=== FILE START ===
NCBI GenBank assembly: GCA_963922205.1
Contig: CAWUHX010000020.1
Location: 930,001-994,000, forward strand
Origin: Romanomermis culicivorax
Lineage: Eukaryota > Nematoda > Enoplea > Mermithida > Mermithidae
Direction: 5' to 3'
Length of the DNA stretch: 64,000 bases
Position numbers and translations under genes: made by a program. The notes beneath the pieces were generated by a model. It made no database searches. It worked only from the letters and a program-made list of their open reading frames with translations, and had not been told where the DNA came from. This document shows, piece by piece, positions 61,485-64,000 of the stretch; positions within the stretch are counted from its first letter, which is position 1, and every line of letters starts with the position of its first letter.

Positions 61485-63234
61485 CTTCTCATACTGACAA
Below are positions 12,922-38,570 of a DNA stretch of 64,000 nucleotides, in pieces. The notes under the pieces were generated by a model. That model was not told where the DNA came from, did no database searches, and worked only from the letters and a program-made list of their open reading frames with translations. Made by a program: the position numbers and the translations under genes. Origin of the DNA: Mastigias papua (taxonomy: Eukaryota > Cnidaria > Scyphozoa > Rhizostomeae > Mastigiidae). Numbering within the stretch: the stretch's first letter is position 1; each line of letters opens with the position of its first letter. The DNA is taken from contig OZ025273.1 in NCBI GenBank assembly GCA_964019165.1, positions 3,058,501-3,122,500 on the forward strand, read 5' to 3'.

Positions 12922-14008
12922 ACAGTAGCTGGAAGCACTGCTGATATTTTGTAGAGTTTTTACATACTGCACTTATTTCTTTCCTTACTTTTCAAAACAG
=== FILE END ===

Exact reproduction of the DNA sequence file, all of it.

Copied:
NCBI GenBank assembly: GCA_963922205.1
Contig: CAWUHX010000020.1
Location: 930,001-994,000, forward strand
Origin: Romanomermis culicivorax
Lineage: Eukaryota > Nematoda > Enoplea > Mermithida > Mermithidae
Direction: 5' to 3'
Length of the DNA stretch: 64,000 bases
Position numbers and translations under genes: made by a program. The notes beneath the pieces were generated by a model. It made no database searches. It worked only from the letters and a program-made list of their open reading frames with translations, and had not been told where the DNA came from. This document shows, piece by piece, positions 61,485-64,000 of the stretch; positions within the stretch are counted from its first letter, which is position 1, and every line of letters starts with the position of its first letter.

Positions 61485-63234
61485 CTTCTCATACTGACAA
Below are positions 12,922-38,570 of a DNA stretch of 64,000 nucleotides, in pieces. The notes under the pieces were generated by a model. That model was not told where the DNA came from, did no database searches, and worked only from the letters and a program-made list of their open reading frames with translations. Made by a program: the position numbers and the translations under genes. Origin of the DNA: Mastigias papua (taxonomy: Eukaryota > Cnidaria > Scyphozoa > Rhizostomeae > Mastigiidae). Numbering within the stretch: the stretch's first letter is position 1; each line of letters opens with the position of its first letter. The DNA is taken from contig OZ025273.1 in NCBI GenBank assembly GCA_964019165.1, positions 3,058,501-3,122,500 on the forward strand, read 5' to 3'.

Positions 12922-14008
12922 ACAGTAGCTGGAAGCACTGCTGATATTTTGTAGAGTTTTTACATACTGCACTTATTTCTTTCCTTACTTTTCAAAACAG